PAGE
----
Race Weekend Central

Kurt Busch And The Double: Really?!

Kurt Busch announced on Tuesday that he’ll be racing in both the Indianapolis 500 and the Coca-Cola 600 later that day in Charlotte. That’s 1,100 miles of racing in two different kinds of vehicles. To make sure that almost anyone who pays attention to sports knew about his attempt, he made all the media rounds, appearing on ESPN,FOX, and NBC Sports. Heck, he might have showed up on the Oprah network for all anyone knows.

So the hype machine is in full effect, and for the moment, that’s a good thing. Articles on a number of sites have already begun contemplating how well Busch will do. Fair enough; that seems like a good way to analyze things. To be realistic, no one should really anticipate Busch winning at Indy. While the driver may be immensely talented, he just hasn’t logged that many laps in an Indy car.

Kurt Busch is the latest driver to attempt The Double, coming from the world of NASCAR to try to take home the Borg Warner.
Kurt Busch is the latest driver to attempt The Double, coming from the world of NASCAR to try to take home the Borg Warner.

Or consider this stat: Of the three drivers who have attempted The Double, those being Tony Stewart, Robby Gordon, and John Andretti, only Stewart completed every lap. In 2001, Stewart finished sixth at Indy and third at Charlotte. If Busch comes anywhere close to those results, everyone should be stunned.

Statistical probabilities aside, the best thing that Busch is doing is bringing more interest to both events. Say what?! It’s the Indy 500! Yes, yes it is, but the race has had problems attracting viewership for a while now. Consider that just under six million people watched the 2013 version, which was won by the affable Tony Kanaan in a story that seemed almost scripted.

Is Busch going to make a difference in the race jumping to the eight million, ten million, or The Walking Dead 12 million mark? Probably not. There’s a chance his presence might not add any new viewers. But his story makes for an interesting one, and there are sure to be cameras, interviews, writers, and PR people all making sure that his attempt gets documented and disseminated.

Busch himself has already leapt into the process by setting upwww.KurtBuschDouble.com. At the site fans, or curious internet gazers, can look in at how he trains and prepares himself for the task of driving those 1,100 miles.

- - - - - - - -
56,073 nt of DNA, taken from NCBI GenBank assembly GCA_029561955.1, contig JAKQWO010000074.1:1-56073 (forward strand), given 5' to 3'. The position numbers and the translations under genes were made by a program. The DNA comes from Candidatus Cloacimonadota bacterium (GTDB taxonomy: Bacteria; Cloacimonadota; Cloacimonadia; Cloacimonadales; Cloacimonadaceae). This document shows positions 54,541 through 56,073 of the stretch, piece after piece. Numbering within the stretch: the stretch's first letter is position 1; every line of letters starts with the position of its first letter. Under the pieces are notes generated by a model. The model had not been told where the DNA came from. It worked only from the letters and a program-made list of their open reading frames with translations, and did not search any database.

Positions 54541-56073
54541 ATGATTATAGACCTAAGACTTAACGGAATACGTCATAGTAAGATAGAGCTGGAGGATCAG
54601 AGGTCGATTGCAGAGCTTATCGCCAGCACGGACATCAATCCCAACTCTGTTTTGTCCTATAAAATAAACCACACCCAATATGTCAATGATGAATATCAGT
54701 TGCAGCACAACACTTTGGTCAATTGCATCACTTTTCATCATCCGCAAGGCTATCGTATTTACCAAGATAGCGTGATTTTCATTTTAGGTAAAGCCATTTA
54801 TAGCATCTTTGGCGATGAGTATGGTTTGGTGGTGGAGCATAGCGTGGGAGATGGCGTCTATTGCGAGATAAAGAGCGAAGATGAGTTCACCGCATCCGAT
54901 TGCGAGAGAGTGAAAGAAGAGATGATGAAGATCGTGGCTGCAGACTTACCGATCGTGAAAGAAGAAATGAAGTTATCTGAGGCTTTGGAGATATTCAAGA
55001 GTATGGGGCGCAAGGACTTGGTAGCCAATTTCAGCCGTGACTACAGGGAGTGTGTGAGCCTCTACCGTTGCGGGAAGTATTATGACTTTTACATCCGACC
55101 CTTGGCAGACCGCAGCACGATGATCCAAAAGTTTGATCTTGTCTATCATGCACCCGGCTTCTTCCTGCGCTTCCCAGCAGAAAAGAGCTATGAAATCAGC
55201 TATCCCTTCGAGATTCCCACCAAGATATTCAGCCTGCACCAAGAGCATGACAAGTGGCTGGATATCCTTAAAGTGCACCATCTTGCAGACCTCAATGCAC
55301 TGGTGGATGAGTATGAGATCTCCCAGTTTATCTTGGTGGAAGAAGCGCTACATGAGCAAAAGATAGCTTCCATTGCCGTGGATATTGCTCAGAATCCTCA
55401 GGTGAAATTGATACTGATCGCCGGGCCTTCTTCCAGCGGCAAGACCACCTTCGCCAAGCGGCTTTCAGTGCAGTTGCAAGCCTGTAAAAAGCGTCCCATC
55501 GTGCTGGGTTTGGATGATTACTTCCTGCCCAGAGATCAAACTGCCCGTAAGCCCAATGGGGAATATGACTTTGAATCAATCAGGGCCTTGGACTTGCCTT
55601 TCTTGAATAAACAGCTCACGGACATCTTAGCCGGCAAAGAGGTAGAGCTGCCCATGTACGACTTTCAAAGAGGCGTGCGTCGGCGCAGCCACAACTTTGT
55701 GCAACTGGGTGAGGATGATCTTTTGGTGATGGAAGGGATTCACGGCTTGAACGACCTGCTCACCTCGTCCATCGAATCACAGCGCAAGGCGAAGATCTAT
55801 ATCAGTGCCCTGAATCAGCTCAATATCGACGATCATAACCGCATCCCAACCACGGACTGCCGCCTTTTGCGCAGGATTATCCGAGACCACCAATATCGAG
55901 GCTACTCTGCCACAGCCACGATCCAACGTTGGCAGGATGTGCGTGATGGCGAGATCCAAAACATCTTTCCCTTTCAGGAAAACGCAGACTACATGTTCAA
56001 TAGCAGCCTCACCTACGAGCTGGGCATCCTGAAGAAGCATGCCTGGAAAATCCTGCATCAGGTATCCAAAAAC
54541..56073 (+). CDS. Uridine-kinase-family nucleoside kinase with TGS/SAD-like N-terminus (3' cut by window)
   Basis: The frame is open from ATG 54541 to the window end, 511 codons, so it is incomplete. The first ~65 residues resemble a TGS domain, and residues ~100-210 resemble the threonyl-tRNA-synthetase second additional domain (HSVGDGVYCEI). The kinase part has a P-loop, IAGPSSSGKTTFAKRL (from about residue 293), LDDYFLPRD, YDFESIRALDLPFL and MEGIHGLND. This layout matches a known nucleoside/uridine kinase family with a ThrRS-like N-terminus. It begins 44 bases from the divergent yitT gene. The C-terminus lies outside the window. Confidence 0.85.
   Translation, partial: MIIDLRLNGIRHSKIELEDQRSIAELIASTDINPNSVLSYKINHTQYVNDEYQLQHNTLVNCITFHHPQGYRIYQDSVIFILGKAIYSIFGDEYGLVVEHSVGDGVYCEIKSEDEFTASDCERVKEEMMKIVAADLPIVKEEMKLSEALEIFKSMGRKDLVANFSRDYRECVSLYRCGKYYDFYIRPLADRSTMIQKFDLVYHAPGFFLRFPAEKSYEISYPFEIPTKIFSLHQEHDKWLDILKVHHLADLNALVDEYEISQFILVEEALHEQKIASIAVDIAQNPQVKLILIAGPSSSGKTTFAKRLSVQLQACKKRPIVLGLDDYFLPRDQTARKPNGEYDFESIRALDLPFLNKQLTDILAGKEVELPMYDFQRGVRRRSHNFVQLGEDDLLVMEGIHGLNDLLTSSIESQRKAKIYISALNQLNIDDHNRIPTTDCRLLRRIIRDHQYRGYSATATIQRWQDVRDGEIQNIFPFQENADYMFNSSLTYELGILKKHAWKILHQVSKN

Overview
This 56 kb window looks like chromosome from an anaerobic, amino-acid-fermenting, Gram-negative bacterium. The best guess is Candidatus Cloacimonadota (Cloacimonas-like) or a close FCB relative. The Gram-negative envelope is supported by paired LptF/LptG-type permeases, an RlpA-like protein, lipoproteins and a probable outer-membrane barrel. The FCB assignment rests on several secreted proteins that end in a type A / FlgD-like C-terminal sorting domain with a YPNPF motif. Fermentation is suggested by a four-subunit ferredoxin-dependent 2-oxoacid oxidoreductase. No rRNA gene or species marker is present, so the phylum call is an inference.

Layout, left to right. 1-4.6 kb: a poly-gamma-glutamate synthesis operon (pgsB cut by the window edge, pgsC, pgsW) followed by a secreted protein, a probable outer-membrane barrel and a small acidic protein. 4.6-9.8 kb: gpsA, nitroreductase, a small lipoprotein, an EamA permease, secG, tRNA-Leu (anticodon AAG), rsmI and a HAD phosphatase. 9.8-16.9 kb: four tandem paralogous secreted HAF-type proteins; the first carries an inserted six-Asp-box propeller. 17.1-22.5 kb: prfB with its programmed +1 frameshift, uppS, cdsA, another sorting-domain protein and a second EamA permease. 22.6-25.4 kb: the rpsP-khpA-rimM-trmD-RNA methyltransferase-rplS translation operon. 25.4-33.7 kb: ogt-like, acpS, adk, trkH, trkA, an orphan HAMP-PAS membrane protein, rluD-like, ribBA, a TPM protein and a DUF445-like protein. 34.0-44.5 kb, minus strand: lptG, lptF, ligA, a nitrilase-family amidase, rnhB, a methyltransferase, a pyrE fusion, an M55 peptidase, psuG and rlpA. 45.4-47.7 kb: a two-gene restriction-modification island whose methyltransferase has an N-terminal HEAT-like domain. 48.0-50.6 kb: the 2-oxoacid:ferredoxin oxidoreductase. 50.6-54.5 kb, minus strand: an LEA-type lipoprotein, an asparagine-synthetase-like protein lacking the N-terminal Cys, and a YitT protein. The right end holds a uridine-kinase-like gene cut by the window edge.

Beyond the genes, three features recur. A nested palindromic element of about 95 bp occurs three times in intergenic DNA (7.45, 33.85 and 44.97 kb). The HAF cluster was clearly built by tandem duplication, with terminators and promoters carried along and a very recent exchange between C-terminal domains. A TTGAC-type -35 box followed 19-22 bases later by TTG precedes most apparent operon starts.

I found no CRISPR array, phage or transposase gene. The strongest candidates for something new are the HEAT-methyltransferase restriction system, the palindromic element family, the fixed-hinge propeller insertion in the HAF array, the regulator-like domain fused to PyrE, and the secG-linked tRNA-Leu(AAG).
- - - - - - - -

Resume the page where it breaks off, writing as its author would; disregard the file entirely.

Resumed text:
Busch’s endeavor to race in both events comes at a great time for both INDYCAR andNASCAR. First, he’s doing something that the two leagues have failed to do for some time now, and that is to build a bridge. INDYCAR has certainly struggled through leadership issues in the past few years, and the merger between itself and CARTcame way too late, but they’re trying – and they’re putting on some good races. NASCAR’s refusal to work with them is a show of power akin to Big Brother beating up on Little Brother just because.

Sure the two are competitors, with each trying to attract as many racing fans as they can, sometimes in nearly direct opposition to each other. But Busch is showing how the two should work together. While the move is a great one for him, as it continues his public-image-reconstruction project, it actually helps the two racing leagues more.

With viewership numbers stagnant for both leagues, though NASCAR sees them optimistically as holding steady, any kind of splash is something that may bring attention. It’s almost a paradox that the person that will be inviting more media scrutiny is the very one who had such an issue with it. Heck, maybe that will just add to the intrigue as viewers might be looking/hoping/waiting for Busch to lose his mind again.

Regardless, his try at The Double does have the potential to snare a casual fan here and there. Diehards, regardless of their feelings towards Busch, will already find it interesting.

Busch’s opportunity also shows collaboration between all sorts of other people. As he currently drives for Chevrolet at Stewart-Haas Racing, there had to be some kind of agreement to allow him to drive the No. 26 Andretti Honda at the 500. Though Honda is not in NASCAR, they’re still a formidable competitor at the dealership. Second, the race teams themselves had to find some kind of common ground in this tangled web.

What if Busch wrecks bad in the 500 and is unable to compete in the 600? While no one wants to wish that on him, that had to be part of the discussions among all parties involved. Add in the fact that Andretti himself must put together a team for the race, with cars and crew, and it’s another big part of the deal. No doubt Andretti will have the sponsorship to pay for everything, but it’s still another task at hand.

Is it really Busch who was able to bring about this kind of harmony? It’s wild to think that. Then again, he has also been the driver, with much help from his girlfriend, who was able to put together the deal that let him drive Ricky Bobby Talladega Nights cars for two races. Everyone seemed to get a kick out of that, done as seamlessly as the revitalization of Busch’s career.

BOWLES: What Busch’s Move Means For NASCAR

So, this decision is a good thing. Busch will be an interesting storyline to follow and there’s some reason to hope that it might benefit not just him, but almost everyone involved. It’s just too bad that Monaco isn’t closer… maybe he could have tried for The Triple.

About the author

As a writer and editor, Ava anchors the Formula 1 coverage for the site, while working through many of its biggest columns. Ava earned a Masters in Sports Studies at UGA and a PhD in American Studies from UH-Mānoa. Her dissertation Chased Women, NASCAR Dads, and Southern Inhospitality: How NASCAR Exports The South is in the process of becoming a book.

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